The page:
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Along with Buju Banton and Sizzla, Capleton spearheaded dancehall’s return to reggae tradition, tackling Rastafarian spiritual themes and using classic roots reggae as a musical foundation. Capleton was born Clifton George Bailey III on April 13, 1967, in the rural town of Islington, in Jamaica’s St. Mary parish. Capleton’s namesake was a prominent local lawyer, and young Clifton earned that nickname as a verbally gifted youth with a similar talent for logical argument. He also loved music, counting both Bob Marley & the Wailers and dancehall DJ Papa San as early favorites, and sneaking into sound system shows at age 12. At 18, he moved to Kingston in hopes of starting a music career, and performed with several small sound systems before catching on with Stewart Brown’s African Star, a combination sound system and label with connections in both Jamaica and Toronto. Visiting the latter in 1989, Capleton shared a concert bill with the hugely popular Ninjaman, and impressed enough that he was offered the chance to record with major producer Philip “Fatis” Burrell upon his return to Jamaica.

Capleton’s first single was the risqué “Bumbo Red,” which was banned from Jamaican radio for its sexually explicit lyrics, but became a huge word-of-mouth hit. He made a well-received appearance at the 1990 Reggae Sunsplash Festival, and issued a series of popular — and often slack — singles for various producers, the biggest of which were “Number One Pon the Look Good Chart” and “Lotion Man.” The 1991 LP Capleton Gold gathered some of these early recordings, and he also appeared on several split albums, the most notable of which was 1992’s Double Trouble, shared with General Levy. By 1992, a distinct cultural consciousness was becoming apparent in Capleton’s work, starting with the landmark hit single “Alms House.” An album of the same name was issued in 1993, collecting further singles in the same vein like “Matie a Dead,” “Unnu No Hear,” and “Make Hay,” among others.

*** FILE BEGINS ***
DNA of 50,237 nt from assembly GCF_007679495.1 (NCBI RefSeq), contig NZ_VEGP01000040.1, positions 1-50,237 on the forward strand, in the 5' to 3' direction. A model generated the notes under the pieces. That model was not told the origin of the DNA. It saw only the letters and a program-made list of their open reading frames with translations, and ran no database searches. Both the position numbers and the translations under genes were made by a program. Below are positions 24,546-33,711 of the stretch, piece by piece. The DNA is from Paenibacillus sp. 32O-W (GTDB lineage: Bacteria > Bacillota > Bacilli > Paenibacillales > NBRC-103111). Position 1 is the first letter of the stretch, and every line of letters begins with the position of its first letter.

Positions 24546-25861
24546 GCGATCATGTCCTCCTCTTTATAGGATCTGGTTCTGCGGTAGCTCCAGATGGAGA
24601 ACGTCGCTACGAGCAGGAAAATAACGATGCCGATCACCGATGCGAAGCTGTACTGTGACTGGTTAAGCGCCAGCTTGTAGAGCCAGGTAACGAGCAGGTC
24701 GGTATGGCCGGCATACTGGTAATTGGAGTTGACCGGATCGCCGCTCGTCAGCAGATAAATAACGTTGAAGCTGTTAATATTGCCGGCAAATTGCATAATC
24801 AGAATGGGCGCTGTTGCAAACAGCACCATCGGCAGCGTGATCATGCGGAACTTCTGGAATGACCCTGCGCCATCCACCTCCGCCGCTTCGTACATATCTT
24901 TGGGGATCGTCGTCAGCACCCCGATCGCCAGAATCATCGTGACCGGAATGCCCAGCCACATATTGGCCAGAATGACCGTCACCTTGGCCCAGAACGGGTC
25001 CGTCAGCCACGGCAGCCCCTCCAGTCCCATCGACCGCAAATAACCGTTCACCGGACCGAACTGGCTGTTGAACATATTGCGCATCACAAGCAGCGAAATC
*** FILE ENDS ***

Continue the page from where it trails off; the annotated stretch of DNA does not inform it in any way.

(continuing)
During this era, Capleton was truly coming into his own; still recording prolifically in 1993, he scored several signature hits with “Everybody Needs Somebody,” “Cold Blooded Murderer,” and “Buggering.” Those tracks all appeared on the 1994 album Good So. By that point, Capleton’s conversion to Rastafarianism was complete and now dominated his music to a greater degree than ever before. His success also earned him a shot with an American major label, Def Jam, for which he debuted with the album Prophecy in 1995. Hip-hop remixes of “Tour” and “Wings in the Morning” (the latter of which featured a guest spot from Method Man) made Capleton a significant crossover success on the rap and dance singles charts, and Prophecy sold quite respectably in the U.S. Def Jam also issued the follow-up album, 1997’s I Testament, which continued in a similar vein: R&B accessibility fused with Rastafarian militancy.

Capleton subsequently returned his focus to the Jamaican market, and although his music was now rootsier than ever, he began to temper his Rasta obsessions with more romantic lyrics. 1999’s One Mission gathered some of his work, but a better chronicle of his highly consistent output over 1999-2000 was More Fire, which contained all of his biggest hits of the period: the rootsy-sounding “Who Dem?,” the antiviolence anthem “Jah Jah City,” the female-positive “Good in Her Clothes.” 2002’s Still Blazin’ gathered much of his best work from the next two years.

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